Barbara said...

Imagine a six foot sculpture that looked just like this. It would be awesome!

quintessence said...

I will never look at a chestnut the same way again - little thongs indeed. My sister-in-law's mother makes a fabulous cream of chestnut soup at Thanksgiving - reminds me I must try and nab the recipe.

Reggie Darling said...

I adore chestnuts, and have happy memories of picking them up and filling bowls with their glossy brown beauty, where I would enjoy them for months. It was only later that I learned how to cook with them, and they are now a regular part of my autumnal cooking (MS's lamb stew with chestnuts is outta this world). I still buy bags of roasted ones from vendors in NYC when I (infrequently) come across them.

Jayne said...

Thank you for the chestnut introspection! Made me look at my daughter's childhood dresser made of chestnut a little closer this morning. What a pleasure to hear the spoken word, SLOW LOVE, last night in New Canaan. You were terrific! We listened, laughed, and loved.
CHecking my favorite blogs this morning was startling - to see Rue. How aptly named....I rue the demise of House & Garden, and yet I feel doors are opening (windows if we think of computers!) even while some have closed. New ideas, new ways.... I will try to stay contemporary without forsaking all the wisdom of the past....just as you suggest, slowly savoring it all!

lifeonthecutoff said...

Such an evocative posting on such a thorny, prickly nut that always make me start humming "chestnuts roasting on an open fire" and start yearning for my Greek grandmother's incredible chestnut stuffing. No chestnut trees here, but, the walnut trees will certainly bear more circumspect inspection on my next walk.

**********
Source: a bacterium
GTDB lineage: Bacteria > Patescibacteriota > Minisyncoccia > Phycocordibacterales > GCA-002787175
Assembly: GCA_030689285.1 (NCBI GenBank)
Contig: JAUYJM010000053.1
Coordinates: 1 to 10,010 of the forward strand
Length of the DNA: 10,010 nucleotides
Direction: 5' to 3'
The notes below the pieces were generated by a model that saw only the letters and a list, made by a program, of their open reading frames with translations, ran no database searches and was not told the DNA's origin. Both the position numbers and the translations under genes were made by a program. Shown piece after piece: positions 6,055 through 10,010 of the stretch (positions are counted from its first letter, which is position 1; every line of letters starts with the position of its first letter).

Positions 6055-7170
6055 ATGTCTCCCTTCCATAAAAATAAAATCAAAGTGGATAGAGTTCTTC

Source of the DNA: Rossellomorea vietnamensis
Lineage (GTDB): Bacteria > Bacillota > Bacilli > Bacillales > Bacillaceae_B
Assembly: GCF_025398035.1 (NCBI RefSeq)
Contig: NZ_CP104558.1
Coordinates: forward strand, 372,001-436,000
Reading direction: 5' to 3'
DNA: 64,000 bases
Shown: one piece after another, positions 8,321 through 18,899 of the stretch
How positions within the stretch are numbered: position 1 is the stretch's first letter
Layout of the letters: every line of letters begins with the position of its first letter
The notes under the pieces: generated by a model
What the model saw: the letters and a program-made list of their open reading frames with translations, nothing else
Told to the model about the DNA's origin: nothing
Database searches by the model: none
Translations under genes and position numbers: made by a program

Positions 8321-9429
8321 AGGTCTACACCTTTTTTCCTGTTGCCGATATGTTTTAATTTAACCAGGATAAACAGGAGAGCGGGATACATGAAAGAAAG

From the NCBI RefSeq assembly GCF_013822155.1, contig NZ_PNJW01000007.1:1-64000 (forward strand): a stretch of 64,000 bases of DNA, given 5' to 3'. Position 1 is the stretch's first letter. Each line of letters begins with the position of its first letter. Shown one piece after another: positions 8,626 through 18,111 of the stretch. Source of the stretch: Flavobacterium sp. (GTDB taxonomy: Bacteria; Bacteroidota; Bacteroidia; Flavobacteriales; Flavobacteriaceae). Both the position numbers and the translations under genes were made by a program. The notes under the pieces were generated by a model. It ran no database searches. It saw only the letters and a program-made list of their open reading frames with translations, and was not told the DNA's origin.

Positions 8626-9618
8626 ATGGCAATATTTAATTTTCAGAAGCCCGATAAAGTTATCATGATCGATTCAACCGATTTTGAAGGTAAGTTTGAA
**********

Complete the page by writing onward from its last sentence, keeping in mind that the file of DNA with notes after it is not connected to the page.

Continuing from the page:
Lovely post, for which I thank you.

david terry said...

To "Barbra"

Actually, there IS at least one large (3 or so feet, as I recall)sculpture of a chestnut burr. I saw it a few years ago in someone's garden. It's made out of rough bronze, and the nuts are polished bronze. It's quite lovely (if more than a bit menacing looking....it isn't one of those pieces of art that beckons "Please caress and sit on me").

Still, it pales in comparison to the giant acorn sculpture in Raleigh, NC. That thing is the size of a volkswagen (actually, a bit bigger) and was/is the endlessly facinating product of some "famous" sculptor's complex imaginative process.

He was paid some ungodly-big sum to create a sculpture which might somehow "symbolize" Raleigh (which is nicknamed "The City of Oaks").

Folks have been completely whelmed by the thing since its unveiling.

If nothing else, though, it doesn't create any controversy or scandal, which is a great relief after decades of Senator Jesse Helms, followed by Senator John Edwards....

Sincerely,

David Terry
www.davidterryart.com

LeeAnn said...

I have a special affinity for chestnuts, because I grew up in Niagara Falls, Ontario, where chestnut trees grow freely. On my walk to elementary school in the fall, we girls would collect chestnuts and have them made into chestnut necklaces (daddies with drills were in high demand this time of year.) Funny, I never noticed chestnut tree blossoms when I was a girl. That came much later, in Paris, in springtime.

Cristina said...

...I don't want to be Miss Fussy, but those in the photo aren't plain chestnuts: they are from the "horse-chestnut tree".
I don't think one could eat them either roasted or in a soup, not being a horse. ;-)
What I know is that there's a tradition saying that if you pick up one in this season and keep it always in your pocket 'till the winter ends, you wont' get a cold.
(by the way, I did choose mine this very week end!)

red ticking said...

i have often eaten them while in nyc.. i love the aroma while wandering about there... today is fun to actually see them in their pod/shell state awaiting their harvest... as always, you give us more and more to think about... and always so refreshing.

xx pam

mmaggiechristy said...

The Horse Chestnut (shown in photo) is poisonous!

Nancy EB said...

speaking of things falling from the sky.. we live on a street of huge oaks and its comical to walk while being pelted by acorns. Loved your talk last night at the College club in Boston. Thank you so much for signing the books.